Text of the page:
Drive down Hwy 64E, halfway between the NC capital and the Outer Banks and you’ll come upon the predominantly black, predominantly poor, rural town of Conetoe, NC {pronounced Kah-nee-ta, population 300.}

Eastern North Carolina has long been a leading producer of agricultural goods, but recently Conetoe has seen spiked rates of diabetes, heart and kidney disease, and premature death related to lack of accessibility to healthy food.


Rev. Richard Joyner took note of the issues in his community and was inspired to found Conetoe Family Life Center and Gardens to help combat malnutrition and the food desert developing in Conetoe. Farming the abundant land wasn’t an easy choice to make, many from this community were only a generation away from sharecropping and had ancestors that were slaves farming cotton on this same ground.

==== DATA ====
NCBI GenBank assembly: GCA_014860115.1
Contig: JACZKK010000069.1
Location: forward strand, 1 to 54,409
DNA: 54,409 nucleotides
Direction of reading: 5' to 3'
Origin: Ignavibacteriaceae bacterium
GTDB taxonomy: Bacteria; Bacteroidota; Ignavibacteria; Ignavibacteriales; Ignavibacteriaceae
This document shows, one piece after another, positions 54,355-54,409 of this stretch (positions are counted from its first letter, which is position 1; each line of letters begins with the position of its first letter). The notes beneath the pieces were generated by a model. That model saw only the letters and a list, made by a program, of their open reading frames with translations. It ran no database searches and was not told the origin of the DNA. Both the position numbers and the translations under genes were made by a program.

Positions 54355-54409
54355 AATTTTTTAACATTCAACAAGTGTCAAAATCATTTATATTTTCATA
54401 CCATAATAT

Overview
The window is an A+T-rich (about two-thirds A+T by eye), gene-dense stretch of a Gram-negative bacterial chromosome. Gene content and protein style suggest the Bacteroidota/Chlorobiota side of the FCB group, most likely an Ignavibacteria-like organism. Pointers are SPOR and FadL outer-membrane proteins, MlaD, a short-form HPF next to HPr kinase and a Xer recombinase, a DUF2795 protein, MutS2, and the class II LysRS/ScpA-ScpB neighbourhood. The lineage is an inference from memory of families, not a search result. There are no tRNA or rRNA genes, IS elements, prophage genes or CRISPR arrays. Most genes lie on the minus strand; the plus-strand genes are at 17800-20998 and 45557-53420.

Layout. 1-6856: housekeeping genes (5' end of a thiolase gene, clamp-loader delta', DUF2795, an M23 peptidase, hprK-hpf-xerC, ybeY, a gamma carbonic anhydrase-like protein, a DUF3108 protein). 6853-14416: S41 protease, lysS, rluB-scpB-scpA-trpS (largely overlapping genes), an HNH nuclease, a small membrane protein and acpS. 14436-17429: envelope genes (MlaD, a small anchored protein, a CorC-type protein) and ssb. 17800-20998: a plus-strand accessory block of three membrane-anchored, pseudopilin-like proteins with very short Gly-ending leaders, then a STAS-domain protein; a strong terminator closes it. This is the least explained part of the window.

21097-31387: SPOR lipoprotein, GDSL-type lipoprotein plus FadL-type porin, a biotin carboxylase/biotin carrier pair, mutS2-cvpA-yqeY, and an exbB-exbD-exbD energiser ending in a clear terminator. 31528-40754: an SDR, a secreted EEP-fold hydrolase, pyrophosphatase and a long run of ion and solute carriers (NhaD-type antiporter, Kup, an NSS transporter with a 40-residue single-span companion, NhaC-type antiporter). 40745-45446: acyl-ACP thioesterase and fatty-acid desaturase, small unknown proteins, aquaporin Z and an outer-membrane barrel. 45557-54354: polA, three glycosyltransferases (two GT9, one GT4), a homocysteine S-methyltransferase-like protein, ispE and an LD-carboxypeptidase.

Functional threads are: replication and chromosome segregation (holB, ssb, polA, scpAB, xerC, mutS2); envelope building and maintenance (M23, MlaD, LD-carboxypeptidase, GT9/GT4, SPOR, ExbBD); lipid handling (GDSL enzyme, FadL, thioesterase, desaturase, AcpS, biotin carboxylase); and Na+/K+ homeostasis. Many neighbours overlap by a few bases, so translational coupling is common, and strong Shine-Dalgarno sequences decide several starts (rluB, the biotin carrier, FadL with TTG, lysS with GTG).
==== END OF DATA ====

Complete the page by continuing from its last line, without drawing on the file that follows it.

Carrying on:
13 years after Joyner started a summer camp with the hopes of

teaching farming fundamentals, the garden has grown from a borrowed plot to 21 acres of gardens and 150 bee hives. The center provides fresh, nutritious fruits and vegetables for local consumption and learning opportunities in science, technology, math, and nutrition for junior parishioners. The gardens are healing this community, not only in the bodies of its members, but through social justice and self-sufficiency and teaching youth and adults, alike, how to take pride in their agricultural heritage without denying their history.